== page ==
How China is up­set­ting the old eco­nomic or­der

The China Post - - COMMENTARY - BY AURILIA END

With its huge new in­fra­struc­ture bank and its am­bi­tions for a glob­al­ized ren­minbi cur­rency, main­land China is lead­ing the up­end­ing of a 70-year-old global or­der built on Amer­i­can eco­nomic power.

Bei­jing’s rise was con­firmed this week at the spring meet­ings of the World Bank and In­ter­na­tional Mon­e­tary Fund in Wash­ing­ton, the two in­sti­tu­tions by which the eco­nomic vi­sion of the United States has been prop­a­gated across the world since their found­ing in 1944.

The U.S.-se­lected pres­i­dent of the World Bank, Jim Yong Kim, ap­plauded China’s “bold step in the di­rec­tion of mul­ti­lat­er­al­ism” for its new Asia In­fra­struc­ture In­vest­ment Bank (AIIB), even as many view it as a ri­val to the Bank.

Kim stressed though that he ex­pects the World Bank and the AIIB will work “very closely” to­gether.

That ap­peared to pull the World Bank away from its ma­jor share­holder: to­gether with ally Ja­pan, Wash­ing­ton has re­fused to join the AIIB even as nearly five dozen other coun­tries have ap­plied to Bei­jing to be part.

Bei­jing moved on the AIIB, which aims to sup­port in­fra­struc­ture devel­op­ment across the Asia re­gion, as an­other China-backed project an­nounced in 2014, the BRICS bank, has stalled.

But that in­sti­tu­tion, planned with fel­low emerg­ing eco­nomic pow­ers Brazil, Rus­sia, In­dia, and South Africa, was de­signed as well as a chal­lenge to the World Bank and IMF, where the old pow­ers the

U.S., Europe and Ja­pan dom­i­nate.

Threat to World Bank?

Crit­ics fear the new devel­op­ment banks will chal­lenge the World Bank in lend­ing to poorer coun­tries by of­fer­ing them eas­ier terms and fewer re­stric­tions gov­ern­ing the so­cial and en­vi­ron­men­tal im­pacts of large projects, un­der­min­ing stan­dards es­tab­lished to pro­tect vul­ner­a­ble pop­u­la­tions.

The Chi­nese ap­proach is more prag­matic though, with each in­sti­tu­tion fill­ing a need, said Christophe Des­tais of CEPII, the French in­ter­na­tional eco­nomics think tank.

Coun­tries are search­ing for new op­por­tu­ni­ties in public works and en­ergy, and also for their banks, he said, the lat­ter pos­si­bly ex­plain­ing why U.S. ally Bri­tain rushed to join the AIIB, he said.

For its part, China is seek­ing “an out­let for its industrial over­ca­pac­ity” while at the same time aim­ing “to weaken U.S. in­flu­ence,” said Des­tais.

But China is not aban­don­ing the U.S. and Europe-dom­i­nated Bret­ton Woods sys­tem of mul­ti­lat­eral devel­op­ment banks set up in 1944, how­ever im­per­fect it is, he said.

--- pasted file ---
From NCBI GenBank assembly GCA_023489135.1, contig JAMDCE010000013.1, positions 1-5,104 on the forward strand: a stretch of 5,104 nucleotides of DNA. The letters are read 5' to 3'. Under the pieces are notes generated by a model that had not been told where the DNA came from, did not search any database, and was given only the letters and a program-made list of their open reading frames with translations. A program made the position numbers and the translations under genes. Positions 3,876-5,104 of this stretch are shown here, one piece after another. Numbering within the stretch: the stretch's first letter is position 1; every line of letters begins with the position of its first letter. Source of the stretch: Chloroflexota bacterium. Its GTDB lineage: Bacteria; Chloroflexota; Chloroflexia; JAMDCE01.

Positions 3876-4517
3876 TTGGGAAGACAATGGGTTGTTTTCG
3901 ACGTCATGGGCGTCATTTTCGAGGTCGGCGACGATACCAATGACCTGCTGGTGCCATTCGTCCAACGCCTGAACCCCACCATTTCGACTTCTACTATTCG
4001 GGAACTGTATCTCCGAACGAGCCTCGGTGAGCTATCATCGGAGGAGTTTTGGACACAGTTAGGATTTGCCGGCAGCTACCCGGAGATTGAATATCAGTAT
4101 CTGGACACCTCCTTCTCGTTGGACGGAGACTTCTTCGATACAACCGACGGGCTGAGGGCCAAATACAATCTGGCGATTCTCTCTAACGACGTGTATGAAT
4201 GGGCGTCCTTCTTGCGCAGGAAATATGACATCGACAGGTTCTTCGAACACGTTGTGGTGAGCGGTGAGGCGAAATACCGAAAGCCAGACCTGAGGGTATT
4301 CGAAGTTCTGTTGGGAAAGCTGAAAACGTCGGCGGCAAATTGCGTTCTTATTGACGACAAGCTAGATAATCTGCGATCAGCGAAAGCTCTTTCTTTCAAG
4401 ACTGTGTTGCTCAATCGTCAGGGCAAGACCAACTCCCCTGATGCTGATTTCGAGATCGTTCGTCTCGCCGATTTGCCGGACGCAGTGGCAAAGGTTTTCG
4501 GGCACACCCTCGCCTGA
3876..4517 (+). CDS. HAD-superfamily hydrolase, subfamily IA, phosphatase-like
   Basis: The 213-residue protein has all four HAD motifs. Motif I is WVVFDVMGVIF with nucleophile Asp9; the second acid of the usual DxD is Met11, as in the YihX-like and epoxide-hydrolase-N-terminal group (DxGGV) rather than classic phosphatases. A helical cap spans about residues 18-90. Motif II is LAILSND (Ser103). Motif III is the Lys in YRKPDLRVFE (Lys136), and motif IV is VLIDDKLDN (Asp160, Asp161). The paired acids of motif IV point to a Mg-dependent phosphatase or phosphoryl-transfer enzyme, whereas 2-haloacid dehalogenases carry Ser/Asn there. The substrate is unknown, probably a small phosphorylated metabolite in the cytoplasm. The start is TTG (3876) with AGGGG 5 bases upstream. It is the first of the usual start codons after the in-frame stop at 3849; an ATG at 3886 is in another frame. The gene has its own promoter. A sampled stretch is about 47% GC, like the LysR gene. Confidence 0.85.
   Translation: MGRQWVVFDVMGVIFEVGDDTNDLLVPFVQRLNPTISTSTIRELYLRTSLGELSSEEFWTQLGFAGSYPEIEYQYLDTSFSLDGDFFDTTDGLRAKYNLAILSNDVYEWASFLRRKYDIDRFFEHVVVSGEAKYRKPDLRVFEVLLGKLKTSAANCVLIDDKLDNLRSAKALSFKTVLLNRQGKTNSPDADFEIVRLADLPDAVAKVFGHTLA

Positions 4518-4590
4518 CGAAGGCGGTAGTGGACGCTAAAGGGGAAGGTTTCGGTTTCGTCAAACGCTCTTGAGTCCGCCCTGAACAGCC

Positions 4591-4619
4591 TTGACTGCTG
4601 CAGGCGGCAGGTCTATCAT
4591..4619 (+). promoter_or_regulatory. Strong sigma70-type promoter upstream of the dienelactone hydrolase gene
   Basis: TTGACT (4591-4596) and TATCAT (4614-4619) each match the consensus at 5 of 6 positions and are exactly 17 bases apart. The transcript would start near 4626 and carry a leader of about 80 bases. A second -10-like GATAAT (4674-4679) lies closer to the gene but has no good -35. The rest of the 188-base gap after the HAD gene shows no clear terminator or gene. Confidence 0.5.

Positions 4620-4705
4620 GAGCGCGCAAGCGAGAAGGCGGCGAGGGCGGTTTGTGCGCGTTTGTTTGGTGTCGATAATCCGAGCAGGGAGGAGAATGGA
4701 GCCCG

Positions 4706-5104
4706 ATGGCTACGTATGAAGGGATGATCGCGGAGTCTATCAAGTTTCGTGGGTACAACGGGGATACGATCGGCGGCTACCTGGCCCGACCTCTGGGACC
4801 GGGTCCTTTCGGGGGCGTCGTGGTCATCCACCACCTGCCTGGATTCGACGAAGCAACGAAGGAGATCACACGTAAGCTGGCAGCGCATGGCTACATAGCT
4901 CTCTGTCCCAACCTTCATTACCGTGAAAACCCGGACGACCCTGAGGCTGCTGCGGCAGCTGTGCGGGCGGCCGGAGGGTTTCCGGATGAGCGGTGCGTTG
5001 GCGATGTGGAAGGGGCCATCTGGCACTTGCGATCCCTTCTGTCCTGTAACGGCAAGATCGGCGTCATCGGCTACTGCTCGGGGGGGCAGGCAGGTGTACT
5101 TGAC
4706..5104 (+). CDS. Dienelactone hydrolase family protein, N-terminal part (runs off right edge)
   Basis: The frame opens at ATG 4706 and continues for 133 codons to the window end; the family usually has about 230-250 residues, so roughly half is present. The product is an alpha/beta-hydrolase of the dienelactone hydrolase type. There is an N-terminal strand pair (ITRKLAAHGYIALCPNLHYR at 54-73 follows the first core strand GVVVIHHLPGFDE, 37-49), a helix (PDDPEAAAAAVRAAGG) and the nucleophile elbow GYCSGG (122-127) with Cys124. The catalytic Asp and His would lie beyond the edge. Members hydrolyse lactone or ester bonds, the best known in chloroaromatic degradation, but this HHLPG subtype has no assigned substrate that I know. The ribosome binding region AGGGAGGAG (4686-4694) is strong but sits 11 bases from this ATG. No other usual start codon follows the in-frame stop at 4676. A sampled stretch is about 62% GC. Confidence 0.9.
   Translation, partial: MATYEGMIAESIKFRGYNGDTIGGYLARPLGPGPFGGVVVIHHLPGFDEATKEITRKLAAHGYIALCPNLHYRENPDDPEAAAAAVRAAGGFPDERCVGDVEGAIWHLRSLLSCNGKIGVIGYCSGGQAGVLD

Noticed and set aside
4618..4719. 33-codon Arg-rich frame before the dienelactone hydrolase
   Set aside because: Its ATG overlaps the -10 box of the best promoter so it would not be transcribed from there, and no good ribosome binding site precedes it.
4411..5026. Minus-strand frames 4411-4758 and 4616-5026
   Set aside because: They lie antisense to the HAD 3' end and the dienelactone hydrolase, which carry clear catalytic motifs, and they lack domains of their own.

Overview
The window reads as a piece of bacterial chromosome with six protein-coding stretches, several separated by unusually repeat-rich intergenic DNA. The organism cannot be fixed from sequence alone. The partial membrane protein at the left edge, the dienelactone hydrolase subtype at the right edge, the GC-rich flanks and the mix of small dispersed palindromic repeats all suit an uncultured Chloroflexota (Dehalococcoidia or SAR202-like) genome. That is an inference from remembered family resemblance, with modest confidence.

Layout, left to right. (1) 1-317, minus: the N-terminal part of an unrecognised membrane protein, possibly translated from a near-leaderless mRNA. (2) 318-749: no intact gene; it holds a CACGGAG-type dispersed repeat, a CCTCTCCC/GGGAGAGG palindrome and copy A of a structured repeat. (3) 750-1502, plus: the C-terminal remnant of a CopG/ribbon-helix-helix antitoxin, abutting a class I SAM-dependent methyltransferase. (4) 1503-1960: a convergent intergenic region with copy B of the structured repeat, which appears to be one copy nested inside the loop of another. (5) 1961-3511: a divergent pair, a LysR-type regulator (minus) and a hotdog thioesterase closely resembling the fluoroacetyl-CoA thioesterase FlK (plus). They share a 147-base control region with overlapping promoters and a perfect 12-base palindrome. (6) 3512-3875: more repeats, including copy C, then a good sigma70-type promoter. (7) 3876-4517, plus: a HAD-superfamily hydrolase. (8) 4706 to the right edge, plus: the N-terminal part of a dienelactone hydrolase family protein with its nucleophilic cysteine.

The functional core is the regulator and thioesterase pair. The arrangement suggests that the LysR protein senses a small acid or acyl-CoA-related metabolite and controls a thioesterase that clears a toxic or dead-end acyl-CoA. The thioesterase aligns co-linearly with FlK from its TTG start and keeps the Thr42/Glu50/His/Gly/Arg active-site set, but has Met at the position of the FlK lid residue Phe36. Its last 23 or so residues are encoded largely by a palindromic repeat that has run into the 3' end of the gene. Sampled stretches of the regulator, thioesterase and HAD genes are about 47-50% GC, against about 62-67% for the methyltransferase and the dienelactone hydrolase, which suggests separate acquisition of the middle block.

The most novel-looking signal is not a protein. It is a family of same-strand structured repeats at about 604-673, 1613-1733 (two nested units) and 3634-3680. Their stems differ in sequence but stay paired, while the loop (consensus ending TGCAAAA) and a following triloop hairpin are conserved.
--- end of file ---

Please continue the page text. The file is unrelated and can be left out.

“China finds it use­ful. It has the means to in­flu­ence it, though still not to shape it,” es­pe­cially since the U.S. dollar re­mains the world’s core cur­rency.

But China’s grow­ing power keeps Wash­ing­ton ner­vous.

Even as new in­sti­tu­tions like the AIIB emerge, U.S. Trea­sury Sec­re­tary Ja­cob Lew said in a state­ment Satur­day: “I would like to un­der­score that the IMF re­mains the fore­most in­ter­na­tional in­sti­tu­tion for pro­mot­ing global eco­nomic sta­bil­ity.”

No­bel Prize-win­ning econ­o­mist Joseph Stiglitz said the U.S. hos­til­ity to the AIIB is a new sign of its in­se­cu­rity over its global in­flu­ence.

US Shares Blame

But Wash­ing­ton is also at fault in the ero­sion of its Bret­ton Woods­based power.

The U.S. Congress has re­fused to rat­ify cru­cial re­forms at the IMF laid out in 2010 that would dou­ble its fund­ing and rec­og­nize with higher share­holder quo­tas the rise of economies such as China and In­dia.

As the IMF’s largest share­holder by far, Wash­ing­ton has now blocked the re­forms for four years, to great crit­i­cism from al­lies and ri­vals in the world econ­omy.

“This re­mains an im­ped­i­ment to IMF cred­i­bil­ity, le­git­i­macy and ef­fec­tive­ness,” lashed the G-24 group of emerg­ing economies at the IMFWorld Bank meet­ings this week.

The AIIB is not the only front of China’s chal­lenge to the old U.S.cen­tered global eco­nomic struc­ture.

Af­ter decades of closely con­trol­ling its cur­rency, the ren­minbi or yuan, China is now mov­ing to in­ter­na­tion­al­ize it, and ask­ing that it be in­cluded in the IMF’s bench­mark bas­ket of ma­jor cur­ren­cies, known as SDRs, or spe­cial drawing rights.

That move, which could hap­pen as early as 2016, would of­fi­cially el­e­vate the yuan to world sta­tus and boost China’s pres­tige in­side the IMF.

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